Sports Betting

Offshore betting site Bovada is being targeted by multiple state regulators via cease and desist letters

We publish independently audited information that meets our strong editorial guidelines. Be aware we may earn a commission if you purchase anything via links on our pages.
Bovada pic

In the United States, offshore sportsbooks still have their place in the market. While they are unregulated, these illegal sites collect millions of revenue each year. That’s money legal US gambling states are missing out on. Since the ban on sports gambling was lifted in 2018, there’s been an ongoing struggle between regulated and unregulated markets. Recently, the offshore betting site Bovada could be facing legal action. The states of Connecticut and Massachusetts are considering taking measures against Bovada. 

Connecticut’s Department of Consumer Protection plans to send Bovada a cease and desist letter within the next week. Additionally, the Massachusetts Gaming Commission discussed taking a similar action at their public meeting last Wednesday.

Why is Bovada running into so much trouble?

If Bovada receives a cease and desist letter from Connecticut and Massachusetts, that would be their third in less than a month. Roughly two weeks ago, Michigan sent a letter to Bovada, giving them two weeks to stop offering sports betting in their state. Otherwise, they plan to take legal action. The Michigan Game Control Board (MGCB) is monitoring this situation extremely closely. They want to ensure that none of their residents are using Bovada’s platform.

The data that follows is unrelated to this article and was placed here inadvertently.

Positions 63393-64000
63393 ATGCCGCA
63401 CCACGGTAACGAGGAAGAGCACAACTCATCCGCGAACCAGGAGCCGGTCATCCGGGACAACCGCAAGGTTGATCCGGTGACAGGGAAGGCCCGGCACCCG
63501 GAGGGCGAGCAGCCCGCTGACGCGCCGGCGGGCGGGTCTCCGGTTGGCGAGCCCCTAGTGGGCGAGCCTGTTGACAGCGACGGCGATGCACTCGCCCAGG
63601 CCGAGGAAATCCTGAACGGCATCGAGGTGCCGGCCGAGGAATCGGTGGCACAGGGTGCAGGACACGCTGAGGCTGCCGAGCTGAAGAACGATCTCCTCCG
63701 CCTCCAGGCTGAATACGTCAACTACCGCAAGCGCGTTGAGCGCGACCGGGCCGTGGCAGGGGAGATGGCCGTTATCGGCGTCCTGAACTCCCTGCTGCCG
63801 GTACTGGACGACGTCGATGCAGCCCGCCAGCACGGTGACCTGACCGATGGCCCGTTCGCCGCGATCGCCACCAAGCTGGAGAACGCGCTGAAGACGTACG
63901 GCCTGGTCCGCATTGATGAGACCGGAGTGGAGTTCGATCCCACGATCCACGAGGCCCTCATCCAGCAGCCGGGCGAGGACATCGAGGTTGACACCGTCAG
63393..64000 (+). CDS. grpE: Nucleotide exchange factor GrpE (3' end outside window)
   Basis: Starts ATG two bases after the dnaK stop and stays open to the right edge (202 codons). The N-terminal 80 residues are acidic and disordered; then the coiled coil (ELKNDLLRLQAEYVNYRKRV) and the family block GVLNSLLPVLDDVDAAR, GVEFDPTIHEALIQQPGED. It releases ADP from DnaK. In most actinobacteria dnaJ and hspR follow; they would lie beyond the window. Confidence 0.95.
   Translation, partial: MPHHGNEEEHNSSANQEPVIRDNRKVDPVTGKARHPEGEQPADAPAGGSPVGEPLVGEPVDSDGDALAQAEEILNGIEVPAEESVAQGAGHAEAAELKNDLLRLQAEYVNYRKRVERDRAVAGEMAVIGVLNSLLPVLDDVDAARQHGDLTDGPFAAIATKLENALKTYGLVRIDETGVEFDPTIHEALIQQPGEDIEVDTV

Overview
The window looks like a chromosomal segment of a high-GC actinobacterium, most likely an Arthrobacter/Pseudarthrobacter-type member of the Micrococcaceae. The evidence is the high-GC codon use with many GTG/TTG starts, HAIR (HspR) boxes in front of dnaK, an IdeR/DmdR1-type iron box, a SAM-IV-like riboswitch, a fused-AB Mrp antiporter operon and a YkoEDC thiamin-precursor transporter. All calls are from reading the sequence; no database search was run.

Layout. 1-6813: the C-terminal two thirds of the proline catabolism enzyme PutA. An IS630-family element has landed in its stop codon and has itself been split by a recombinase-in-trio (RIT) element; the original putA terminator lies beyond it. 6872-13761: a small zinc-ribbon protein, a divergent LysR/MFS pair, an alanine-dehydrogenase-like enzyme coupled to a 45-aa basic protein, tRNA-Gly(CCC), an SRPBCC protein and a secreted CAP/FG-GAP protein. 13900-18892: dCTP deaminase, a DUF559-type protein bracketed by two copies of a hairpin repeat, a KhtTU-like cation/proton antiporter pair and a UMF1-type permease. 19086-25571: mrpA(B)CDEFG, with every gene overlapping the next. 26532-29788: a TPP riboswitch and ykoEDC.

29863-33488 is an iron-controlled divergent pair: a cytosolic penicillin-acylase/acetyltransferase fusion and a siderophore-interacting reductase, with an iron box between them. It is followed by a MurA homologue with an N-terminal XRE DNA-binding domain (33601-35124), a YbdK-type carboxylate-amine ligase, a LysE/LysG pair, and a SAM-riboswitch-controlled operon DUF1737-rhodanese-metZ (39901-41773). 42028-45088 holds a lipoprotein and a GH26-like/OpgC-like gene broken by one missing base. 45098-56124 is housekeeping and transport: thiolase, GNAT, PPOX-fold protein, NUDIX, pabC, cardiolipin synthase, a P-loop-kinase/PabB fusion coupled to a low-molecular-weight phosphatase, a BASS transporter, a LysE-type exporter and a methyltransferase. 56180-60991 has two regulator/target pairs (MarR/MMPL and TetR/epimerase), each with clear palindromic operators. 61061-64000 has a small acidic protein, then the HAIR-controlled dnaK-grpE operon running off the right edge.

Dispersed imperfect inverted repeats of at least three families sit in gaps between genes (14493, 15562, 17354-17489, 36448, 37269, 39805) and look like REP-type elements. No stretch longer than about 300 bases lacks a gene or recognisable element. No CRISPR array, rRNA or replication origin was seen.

Despite the pushback from Michigan, Bovada is still operating in 44 states without a license. Five states currently prohibit Bovada from allowing their market to offer wagers. They include Delaware. Maryland, Nevada, New York, and New Jersey. Certain states have been successful in removing Bovada without the help of legal action. Others are still struggling to get the Curacao-based website out of their state. According to Legal Sports Report, state regulators lack the same regulatory reach as the federal Department of Justice. They have the most power to address these offshore betting sites like Bovada.

Offshore sports betting continues to be a hot topic of discussion

Nakisha Skinner is the Massachusetts Gaming Commissioner. This past week, she was at the North American Gaming Regulators Association conference in Charleston, South Carolina. Skinner had this idea after conversations with other industry leaders.

“There’s a lot of talk about the illegal gaming market [here], and discussion around the cease and desist letter than Michigan sort of spearheaded, now Connecticut, I learned this morning has signed on,” said Skinner. “Is it worthwhile to have a discussion among the commissioners whether there are any steps that we want to take along those lines, with the understanding that our hands are somewhat tied? But it’s worth the discussion we may want to send a cease and desist letter of our own.”